Comment by denisek | December 2, 2010

  2. I don’t gripe about the holidays I just gripe about how much hassle it is and how much it costs. I’ll try to keep it to myself this year. OK Denise?

    Comment by Mike | December 2, 2010

  3. Tomorrow is decoration day for us. I’m bringing in some treats for the break room, but you inspired me to bring a cooler of ice and pop too. Our work goes on no matter what day it is, but I think we make the holidays good for most people, especially the ones who will be working Christmas Eve and Christmas Day. Our goal this year is to not have too much food around since no one wants to gain weight!

    Comment by P.A.H. | December 2, 2010

  4. I wear a pin or other Christmas decoration on my clothes a few times during the season and always get comments and a smile. You’re right that we shouldn’t waste the chance to have a good holiday.

    Comment by Careerist | December 2, 2010

  5. I don’t come to work to celebrate or party and don’t like the decorations. Sorry, but I prefer to not have that distraction. I can’t stop it but I don’t want to be required to be part of it or looked down on because of my opinions.

    Amendment, added at the request of the writer:
    I didn’t mean for that to sound so bitter. I like Christmas if it’s kept at home and not brought to work so much. I also don’t think anyone should be looked down on for working instead of standing around.

    Comment by R. T. | December 2, 2010

  6. That dog looks like a sweetheart! Have a good holiday season and thanks for your help this year. C.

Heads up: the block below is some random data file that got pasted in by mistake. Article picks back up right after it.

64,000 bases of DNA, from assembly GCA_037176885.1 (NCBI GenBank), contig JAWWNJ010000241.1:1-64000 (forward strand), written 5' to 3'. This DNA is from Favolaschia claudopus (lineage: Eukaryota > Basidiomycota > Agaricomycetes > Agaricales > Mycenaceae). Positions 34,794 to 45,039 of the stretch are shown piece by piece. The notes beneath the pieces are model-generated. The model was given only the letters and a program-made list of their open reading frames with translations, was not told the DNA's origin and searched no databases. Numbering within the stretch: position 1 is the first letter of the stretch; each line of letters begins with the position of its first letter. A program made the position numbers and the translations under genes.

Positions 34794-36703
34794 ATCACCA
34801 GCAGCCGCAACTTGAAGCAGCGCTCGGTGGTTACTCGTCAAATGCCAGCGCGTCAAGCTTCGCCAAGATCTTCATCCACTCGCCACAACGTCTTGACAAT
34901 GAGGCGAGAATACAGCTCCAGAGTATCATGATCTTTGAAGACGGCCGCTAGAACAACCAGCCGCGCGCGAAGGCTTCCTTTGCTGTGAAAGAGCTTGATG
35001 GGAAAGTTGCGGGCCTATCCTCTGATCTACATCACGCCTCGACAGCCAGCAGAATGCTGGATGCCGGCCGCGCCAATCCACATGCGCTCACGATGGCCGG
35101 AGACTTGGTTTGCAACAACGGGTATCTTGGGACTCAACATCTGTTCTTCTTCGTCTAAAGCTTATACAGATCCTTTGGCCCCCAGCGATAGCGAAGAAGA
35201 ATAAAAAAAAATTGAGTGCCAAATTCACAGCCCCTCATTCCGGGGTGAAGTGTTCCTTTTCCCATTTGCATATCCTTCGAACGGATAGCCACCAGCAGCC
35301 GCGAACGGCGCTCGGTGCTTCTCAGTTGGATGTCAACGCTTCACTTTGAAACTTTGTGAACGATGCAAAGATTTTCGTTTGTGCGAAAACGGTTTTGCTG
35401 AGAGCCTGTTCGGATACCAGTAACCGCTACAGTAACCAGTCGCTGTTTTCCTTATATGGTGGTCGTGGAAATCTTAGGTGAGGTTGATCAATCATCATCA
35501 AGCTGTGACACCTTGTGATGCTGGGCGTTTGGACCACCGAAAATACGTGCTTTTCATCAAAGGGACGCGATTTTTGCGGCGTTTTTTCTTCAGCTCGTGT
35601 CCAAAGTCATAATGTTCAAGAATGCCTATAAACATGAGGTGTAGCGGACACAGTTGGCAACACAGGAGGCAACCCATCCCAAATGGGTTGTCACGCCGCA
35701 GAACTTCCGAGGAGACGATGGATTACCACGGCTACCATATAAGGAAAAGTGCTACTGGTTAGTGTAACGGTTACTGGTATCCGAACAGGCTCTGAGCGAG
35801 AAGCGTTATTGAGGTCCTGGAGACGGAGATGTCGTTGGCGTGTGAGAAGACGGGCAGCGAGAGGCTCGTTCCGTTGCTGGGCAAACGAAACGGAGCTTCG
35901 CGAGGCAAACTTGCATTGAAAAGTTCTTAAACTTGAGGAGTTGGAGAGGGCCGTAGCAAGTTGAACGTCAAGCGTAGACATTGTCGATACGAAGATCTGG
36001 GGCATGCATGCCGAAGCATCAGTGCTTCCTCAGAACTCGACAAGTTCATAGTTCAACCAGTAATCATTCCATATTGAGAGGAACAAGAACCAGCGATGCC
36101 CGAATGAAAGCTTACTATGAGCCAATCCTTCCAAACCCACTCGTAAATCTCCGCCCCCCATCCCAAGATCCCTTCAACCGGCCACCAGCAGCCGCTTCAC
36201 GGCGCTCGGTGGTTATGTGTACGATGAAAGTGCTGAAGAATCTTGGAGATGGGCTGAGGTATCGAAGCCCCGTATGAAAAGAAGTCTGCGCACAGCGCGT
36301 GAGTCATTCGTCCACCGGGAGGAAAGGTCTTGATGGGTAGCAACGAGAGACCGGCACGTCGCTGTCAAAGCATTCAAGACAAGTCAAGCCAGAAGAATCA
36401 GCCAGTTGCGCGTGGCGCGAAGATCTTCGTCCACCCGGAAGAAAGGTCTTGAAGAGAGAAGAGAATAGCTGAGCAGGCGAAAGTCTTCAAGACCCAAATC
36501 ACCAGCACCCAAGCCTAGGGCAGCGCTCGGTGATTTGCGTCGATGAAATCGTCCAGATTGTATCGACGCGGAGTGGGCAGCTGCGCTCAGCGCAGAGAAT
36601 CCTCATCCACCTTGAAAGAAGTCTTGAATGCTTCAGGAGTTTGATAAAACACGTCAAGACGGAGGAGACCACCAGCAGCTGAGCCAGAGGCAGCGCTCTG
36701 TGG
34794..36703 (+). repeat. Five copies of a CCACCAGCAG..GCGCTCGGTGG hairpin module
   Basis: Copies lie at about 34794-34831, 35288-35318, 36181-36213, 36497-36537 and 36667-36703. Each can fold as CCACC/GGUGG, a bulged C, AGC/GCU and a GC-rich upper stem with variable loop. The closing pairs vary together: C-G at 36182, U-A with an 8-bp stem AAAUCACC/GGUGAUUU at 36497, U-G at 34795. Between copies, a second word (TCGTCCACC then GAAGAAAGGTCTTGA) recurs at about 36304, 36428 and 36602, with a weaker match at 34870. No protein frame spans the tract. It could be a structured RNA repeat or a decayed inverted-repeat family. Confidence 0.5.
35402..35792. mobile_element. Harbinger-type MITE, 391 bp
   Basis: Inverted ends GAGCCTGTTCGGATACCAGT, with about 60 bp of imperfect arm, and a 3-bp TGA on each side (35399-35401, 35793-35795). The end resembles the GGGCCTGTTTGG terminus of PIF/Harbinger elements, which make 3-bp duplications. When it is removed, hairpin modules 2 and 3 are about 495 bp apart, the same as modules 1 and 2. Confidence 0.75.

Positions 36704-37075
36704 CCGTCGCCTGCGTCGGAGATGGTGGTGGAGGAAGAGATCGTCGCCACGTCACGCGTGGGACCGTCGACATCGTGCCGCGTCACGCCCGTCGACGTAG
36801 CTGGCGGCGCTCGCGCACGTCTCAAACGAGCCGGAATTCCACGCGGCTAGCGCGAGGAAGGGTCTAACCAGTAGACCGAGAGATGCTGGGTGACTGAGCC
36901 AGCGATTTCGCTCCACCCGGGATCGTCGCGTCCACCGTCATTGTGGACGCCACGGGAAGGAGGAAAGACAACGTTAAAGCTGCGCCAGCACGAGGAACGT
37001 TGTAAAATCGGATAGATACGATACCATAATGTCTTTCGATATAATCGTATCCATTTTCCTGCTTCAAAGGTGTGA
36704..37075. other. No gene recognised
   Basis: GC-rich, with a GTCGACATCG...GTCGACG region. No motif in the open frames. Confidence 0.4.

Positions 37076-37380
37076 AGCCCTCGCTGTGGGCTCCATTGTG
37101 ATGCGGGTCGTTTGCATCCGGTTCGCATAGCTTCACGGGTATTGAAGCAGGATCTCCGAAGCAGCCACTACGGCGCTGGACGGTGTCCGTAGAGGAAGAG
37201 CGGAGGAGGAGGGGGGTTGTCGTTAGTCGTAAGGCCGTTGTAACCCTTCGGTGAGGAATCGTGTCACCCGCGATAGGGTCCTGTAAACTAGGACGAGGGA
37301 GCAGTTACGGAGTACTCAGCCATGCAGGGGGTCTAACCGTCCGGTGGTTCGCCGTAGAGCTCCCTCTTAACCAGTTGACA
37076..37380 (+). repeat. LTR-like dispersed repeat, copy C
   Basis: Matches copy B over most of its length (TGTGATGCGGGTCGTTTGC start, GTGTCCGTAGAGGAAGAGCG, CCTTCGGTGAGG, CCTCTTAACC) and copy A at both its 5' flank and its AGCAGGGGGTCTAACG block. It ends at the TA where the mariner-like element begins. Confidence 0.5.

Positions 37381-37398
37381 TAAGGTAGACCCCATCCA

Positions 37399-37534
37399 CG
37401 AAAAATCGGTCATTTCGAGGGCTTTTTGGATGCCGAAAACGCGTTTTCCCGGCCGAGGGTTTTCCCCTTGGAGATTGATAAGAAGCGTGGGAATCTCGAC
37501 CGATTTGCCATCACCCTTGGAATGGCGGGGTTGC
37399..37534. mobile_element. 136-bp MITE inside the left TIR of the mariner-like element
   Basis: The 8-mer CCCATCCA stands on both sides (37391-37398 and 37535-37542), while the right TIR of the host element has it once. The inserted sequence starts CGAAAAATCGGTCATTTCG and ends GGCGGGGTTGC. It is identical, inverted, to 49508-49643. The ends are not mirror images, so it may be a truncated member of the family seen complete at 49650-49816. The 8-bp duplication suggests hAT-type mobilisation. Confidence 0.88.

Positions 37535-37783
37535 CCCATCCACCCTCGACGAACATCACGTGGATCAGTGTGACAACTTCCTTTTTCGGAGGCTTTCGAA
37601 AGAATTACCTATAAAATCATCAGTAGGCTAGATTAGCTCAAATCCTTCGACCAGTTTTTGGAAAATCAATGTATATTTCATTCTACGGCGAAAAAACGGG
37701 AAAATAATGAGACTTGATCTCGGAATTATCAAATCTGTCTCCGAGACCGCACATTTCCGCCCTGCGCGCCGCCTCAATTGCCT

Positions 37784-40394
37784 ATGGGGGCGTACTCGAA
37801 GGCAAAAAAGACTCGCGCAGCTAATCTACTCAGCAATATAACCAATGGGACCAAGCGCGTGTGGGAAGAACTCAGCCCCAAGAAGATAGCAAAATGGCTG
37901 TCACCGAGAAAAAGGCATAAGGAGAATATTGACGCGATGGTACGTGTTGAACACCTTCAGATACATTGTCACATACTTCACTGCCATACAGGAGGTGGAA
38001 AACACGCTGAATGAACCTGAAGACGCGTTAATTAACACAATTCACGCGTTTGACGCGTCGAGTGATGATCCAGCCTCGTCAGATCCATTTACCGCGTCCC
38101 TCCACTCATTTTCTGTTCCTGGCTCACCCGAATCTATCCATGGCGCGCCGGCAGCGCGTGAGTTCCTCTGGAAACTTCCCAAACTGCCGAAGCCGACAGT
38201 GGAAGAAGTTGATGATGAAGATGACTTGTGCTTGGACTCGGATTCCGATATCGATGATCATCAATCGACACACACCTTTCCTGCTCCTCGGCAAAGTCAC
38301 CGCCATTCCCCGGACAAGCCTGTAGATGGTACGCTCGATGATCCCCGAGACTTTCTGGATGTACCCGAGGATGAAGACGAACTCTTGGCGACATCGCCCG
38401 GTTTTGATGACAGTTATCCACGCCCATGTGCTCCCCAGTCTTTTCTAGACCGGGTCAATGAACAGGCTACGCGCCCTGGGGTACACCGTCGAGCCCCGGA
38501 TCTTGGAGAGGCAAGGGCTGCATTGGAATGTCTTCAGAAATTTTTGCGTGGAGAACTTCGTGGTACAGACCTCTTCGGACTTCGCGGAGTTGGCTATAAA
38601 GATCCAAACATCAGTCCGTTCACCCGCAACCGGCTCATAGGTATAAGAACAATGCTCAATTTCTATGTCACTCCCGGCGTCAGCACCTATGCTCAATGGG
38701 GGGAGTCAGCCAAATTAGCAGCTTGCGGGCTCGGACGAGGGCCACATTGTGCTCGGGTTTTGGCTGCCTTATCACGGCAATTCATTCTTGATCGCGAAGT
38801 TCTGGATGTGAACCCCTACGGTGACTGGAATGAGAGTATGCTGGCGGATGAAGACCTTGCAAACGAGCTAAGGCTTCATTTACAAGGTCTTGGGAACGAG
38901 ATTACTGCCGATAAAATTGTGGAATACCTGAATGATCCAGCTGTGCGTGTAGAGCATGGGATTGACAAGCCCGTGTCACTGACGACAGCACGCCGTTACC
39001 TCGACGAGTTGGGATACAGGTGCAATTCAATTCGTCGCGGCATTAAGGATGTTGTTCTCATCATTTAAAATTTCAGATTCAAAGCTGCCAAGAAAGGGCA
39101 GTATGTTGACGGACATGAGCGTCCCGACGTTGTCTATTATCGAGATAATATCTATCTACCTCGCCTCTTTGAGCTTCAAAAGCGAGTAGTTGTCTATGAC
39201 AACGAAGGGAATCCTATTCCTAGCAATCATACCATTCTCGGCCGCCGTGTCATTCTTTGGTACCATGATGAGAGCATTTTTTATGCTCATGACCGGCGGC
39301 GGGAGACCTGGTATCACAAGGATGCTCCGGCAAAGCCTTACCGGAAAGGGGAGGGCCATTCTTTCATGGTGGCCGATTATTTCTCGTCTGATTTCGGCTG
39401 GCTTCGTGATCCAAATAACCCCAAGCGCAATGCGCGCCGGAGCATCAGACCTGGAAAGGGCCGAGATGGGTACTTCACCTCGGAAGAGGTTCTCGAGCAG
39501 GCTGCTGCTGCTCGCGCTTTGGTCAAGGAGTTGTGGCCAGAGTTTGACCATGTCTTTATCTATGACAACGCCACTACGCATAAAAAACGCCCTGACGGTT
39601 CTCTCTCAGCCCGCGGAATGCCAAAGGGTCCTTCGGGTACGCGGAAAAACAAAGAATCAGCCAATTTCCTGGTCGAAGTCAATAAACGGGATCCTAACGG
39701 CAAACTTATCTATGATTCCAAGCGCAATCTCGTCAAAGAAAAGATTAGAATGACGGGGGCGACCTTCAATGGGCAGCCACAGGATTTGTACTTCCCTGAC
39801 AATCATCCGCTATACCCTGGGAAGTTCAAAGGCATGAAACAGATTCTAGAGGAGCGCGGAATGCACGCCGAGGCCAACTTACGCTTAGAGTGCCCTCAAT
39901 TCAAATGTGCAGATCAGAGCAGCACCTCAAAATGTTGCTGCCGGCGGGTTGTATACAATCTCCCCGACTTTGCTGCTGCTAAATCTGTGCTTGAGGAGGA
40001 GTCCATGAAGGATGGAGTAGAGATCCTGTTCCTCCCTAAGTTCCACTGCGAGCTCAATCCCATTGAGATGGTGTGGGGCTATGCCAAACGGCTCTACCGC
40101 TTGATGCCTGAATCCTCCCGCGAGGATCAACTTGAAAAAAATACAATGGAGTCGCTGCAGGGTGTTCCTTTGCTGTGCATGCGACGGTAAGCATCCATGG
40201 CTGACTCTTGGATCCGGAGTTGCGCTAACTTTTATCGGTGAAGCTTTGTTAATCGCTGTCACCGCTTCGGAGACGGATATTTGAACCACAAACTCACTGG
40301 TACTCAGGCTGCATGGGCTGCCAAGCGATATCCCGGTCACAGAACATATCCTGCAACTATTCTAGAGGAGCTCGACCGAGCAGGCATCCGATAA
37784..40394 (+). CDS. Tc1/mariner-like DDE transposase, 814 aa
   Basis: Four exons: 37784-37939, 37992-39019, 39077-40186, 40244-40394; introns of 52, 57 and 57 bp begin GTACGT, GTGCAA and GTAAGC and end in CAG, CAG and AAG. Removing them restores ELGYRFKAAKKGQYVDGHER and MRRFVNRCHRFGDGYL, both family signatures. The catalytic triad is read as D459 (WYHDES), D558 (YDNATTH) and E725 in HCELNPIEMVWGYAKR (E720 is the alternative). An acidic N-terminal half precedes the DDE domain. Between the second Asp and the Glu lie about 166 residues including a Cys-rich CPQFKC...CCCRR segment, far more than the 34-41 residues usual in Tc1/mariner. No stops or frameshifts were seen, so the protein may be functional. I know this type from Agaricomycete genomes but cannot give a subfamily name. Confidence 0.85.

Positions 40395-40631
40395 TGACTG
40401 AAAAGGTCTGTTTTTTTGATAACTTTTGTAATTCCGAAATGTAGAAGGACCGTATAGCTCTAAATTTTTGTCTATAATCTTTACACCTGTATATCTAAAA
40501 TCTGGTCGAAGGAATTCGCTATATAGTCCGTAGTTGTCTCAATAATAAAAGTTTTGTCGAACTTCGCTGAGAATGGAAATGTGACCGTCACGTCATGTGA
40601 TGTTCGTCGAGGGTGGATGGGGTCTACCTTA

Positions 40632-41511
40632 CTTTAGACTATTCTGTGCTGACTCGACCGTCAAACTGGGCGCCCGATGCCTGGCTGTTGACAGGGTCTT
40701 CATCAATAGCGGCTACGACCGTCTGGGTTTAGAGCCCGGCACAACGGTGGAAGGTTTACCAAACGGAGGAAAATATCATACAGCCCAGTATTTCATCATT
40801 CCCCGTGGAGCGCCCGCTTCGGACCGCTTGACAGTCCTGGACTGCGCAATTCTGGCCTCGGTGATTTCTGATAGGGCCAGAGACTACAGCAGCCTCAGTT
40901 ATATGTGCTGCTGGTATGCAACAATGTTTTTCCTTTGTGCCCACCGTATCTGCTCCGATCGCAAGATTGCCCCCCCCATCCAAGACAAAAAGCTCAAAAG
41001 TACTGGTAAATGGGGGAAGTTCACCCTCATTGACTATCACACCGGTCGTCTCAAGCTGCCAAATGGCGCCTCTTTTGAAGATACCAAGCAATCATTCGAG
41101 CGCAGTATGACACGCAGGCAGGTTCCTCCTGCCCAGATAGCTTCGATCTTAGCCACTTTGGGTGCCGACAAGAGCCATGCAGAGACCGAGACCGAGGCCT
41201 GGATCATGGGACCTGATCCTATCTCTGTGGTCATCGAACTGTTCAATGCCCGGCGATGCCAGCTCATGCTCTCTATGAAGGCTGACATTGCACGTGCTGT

Comment by Apaloosa2 | December 2, 2010

  7. Good reminders. They’ve PC’ed the fun out of the holidays at my work. But, I promise to do a better job of enjoying what we do. I hope you have a good Christmas and a great 2011.

    Comment by SG9932 | December 2, 2010

  8. Tina says: Thanks to everyone for their comments. I love hearing from readers because it helps me know my articles aren’t just floating out into the Cosmos!

    I’ve written to each of you individually. Thanks again!

    Comment by TLR | December 2, 2010

  9. We aren’t supposed to do anything related to Christmas because we’re a government office. I wish we did more because I like coming to work and seeing decorations.

    Comment by angelheart | December 2, 2010

  10. Thank you! I caught myself mildly griping the other day and don’t even know why I was doing it, because I really do enjoy the holidays. You’re right, it can be a habit. Hope your holidays are good ones. Thank you for your help all year. H.D.

    Comment by NotaGrinch | December 5, 2010

  11. I manage a state government office with 50 plus employees. We have a lot of Christmas decorations and will be doing a big Pot Luck next week with a gift-exchange. Those that don’t want to participate don’t have to, but most do at least some things. Work gets done just fine, but we all make December a fun month at work. I hope you have a Merry Christmas, Happy Holidays and Happy New Year!

    Comment by Sailor2 | December 5, 2010